It's no secret that Street Art as a promotional tool is effective. It just works. Effortlessly cool, eye-catching, memorable, brand-effective, cost-effective... need I go on? After writing about Michael Savoie's new piece for Bombay Sapphire last week, I was struck by how clever it is to make an event out of an ad. You wouldn't show up to the unveiling of a billboard would you? But the coveted mural unveiling at Smith & Elgin this week is sure to attract just about every big name in Houston's art and journalism scene. In the lead up to its unveiling, Savoie's creative process was covered by Fox. It's kind of insane when you look at this work in the context of advertising. And by insane I mean ridiculously smart.
Sure, the piece does not speak overtly of the Bombay Sapphire brand, but that's somewhat because it is part of the Bombay Sapphire Artisan Series Mural Project which seeks to promote the artists first, and the brand purely by association. But take a look at murals that are commissioned specifically as marketing tools (like, for example the Converse campaign pictured above) and it's a whole different story. There's still that creative energy, but they are a lot more brand-centric.
Let's take a quick look at the history of advertising. In the decades that preceded the tech-boom advertising was, in essence, very boring. It was fairly tightly controlled, centralized, and safe. The only exposure to advertising outside of televisions and newspapers came from the occasional billboard. With the rise of technology and of course the internet, advertising has been allowed to invade every aspect of our lives. We are bombarded with it from morning to night, whether it be the constant interruptions to your music streaming, the irritating pop-ups on your Facebook feed, or the 450 billion digital billboards that line your route to work. Street Art is arguably just another face of this change, albeit a much more attractive one. But it's different, and it's positive - and here's why.
The Journal of Advertising published a paper in 2013 as the street art movement was already gathering speed as an advertising motif, and it rightly states: “Street art has the visual and cognitive effect of commercial advertising, and many of its brand dynamics, but carries messages of enjoyment, ideological critique, and activist exhortation rather than of commercial consumption.” In other words, Street Art offers marketing execs a pretty good cover for more traditionally in your face self-promotional techniques. You look at the art - you feel cultured and happy in the knowledge that visual art is all around us, but you leave craving a PBR, what dark magic is this??
Great is what it is! I'm sure there are plenty of people moaning about the commercialization of art, or the lowering of cultural standards etc etc.. But the line between art and commercialism became blurred long before even the oldest, wrinkliest, and most dour of those people were born. This has been going on at least since the late 19th Century, when Toulouse-Lautrec was commissioned by the Moulin Rouge to design a series of posters to promote the famous Bohemian hangout (which by the way now reach 6 figures at auction). In the 1920s, Shell commissioned a poster campaign featuring the most influential artists of the time, including Paul Nash and Graham Sutherland - and so began the trend of real artists creating good quality art that - gasp - serves a purpose beyond its aesthetic attraction.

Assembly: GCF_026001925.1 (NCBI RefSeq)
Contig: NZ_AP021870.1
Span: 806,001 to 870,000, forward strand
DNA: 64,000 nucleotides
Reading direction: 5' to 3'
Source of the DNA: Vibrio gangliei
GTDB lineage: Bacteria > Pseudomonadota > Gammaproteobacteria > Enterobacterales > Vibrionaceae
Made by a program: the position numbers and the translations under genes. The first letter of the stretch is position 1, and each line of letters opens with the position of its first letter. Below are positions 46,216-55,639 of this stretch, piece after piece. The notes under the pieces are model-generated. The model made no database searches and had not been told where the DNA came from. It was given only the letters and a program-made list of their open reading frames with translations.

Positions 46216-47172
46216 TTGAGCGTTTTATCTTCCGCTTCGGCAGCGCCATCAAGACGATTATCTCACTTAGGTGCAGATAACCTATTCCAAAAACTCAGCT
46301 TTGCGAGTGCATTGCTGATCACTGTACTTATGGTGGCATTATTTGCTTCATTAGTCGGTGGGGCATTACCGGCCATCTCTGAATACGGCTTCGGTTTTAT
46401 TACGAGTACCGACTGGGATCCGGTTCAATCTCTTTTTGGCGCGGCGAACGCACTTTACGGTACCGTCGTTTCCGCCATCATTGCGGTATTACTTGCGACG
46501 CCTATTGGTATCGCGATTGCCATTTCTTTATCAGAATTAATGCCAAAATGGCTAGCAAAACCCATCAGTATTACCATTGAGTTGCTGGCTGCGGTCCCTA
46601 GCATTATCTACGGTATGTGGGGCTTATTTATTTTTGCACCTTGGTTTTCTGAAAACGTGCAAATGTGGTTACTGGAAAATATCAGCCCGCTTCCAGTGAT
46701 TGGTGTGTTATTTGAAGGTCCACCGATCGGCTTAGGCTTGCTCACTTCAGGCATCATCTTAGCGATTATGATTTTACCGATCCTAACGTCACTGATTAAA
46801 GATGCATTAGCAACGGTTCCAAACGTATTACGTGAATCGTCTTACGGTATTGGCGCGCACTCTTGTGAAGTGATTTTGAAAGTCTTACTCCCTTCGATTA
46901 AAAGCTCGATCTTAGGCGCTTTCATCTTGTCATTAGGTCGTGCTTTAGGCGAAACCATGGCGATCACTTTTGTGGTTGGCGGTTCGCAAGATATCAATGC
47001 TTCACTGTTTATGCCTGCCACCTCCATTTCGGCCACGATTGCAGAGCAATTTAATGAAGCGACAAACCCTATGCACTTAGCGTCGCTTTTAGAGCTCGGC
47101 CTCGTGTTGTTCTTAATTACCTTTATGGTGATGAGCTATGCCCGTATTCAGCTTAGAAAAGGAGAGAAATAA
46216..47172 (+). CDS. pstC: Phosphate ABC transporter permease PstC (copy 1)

Well everyone needs to calm down, because it's clear that Street Art in advertising is an extension of something that has been going on for a lot longer than many people realize. And in the context of Street Art, selling a few pairs of sneakers is a small price to pay for promoting the movement, encouraging creativity, and beatifying our streets. Campaigns such as the Houston Zoo Gorilla Murals are producing original art while at the same time gaining coverage that would - according to one of the artists Mr. D - have cost ten times the amount to gain using traditional paid advertising. Commercialism supports the arts, the arts support commercialism. It's too late to separate the two, and if we have to be bombarded by advertising 24 hours a day, why can't it at least be beautiful?
BRAND NEW MURAL ALERT!!
Here stands Dallas-based artist Michael Savoie in front of his very nearly completed mural on Elgin and Smith St. I was lucky enough to catch Savoie at work and get a little insight into his work before it has even been officially unveiled - lucky me. Shout out to him for being very gracious and accommodating in spite of being accosted by a flustered British girl fresh out of the gym and demanding that he pose for photos.
So a little background on this piece. Savoie was one of three winners of the 2014 Bombay Sapphire Artisan Series competition, which for the past 5 years has partnered with media mogul Russell Simmons and his RUSH Philanthropic Arts Foundation to find the best mural artists nationally. The annual contest sees thousands of artists compete for a chance to exhibit at the Scope Miami Beach Art Show, and the top three exhibitors are selected to participate in the Bombay Sapphire Artisan Series Mural Project , where the artists have the chance to create a mural in their hometown. Just when you thought Gin couldn't get any cooler right? This year's winners were Michael Savoie (obviously), San Francisco Artist Kristine Mays, and New Orleans Artist Ti-Rock Moore, whose contribution is a particularly poignant dedication to the 10 year anniversary of Hurricane Katrina.
Savoie's work has been featured on the hit show Empire and (somewhat randomly) the Real Housewives of Atlanta. He has a BFA from Burlington College in Vermont, but actually taught himself to paint after moving from San Francisco back to his native Texas. Savoie's background in graphic design, illustration, and particularly fashion are all clearly referenced throughout his works, and this piece is no exception. Surprisingly though, this is his first ever mural. In fact, according to the man himself, his largest works up to this point have been 66"x66" acrylic on canvases.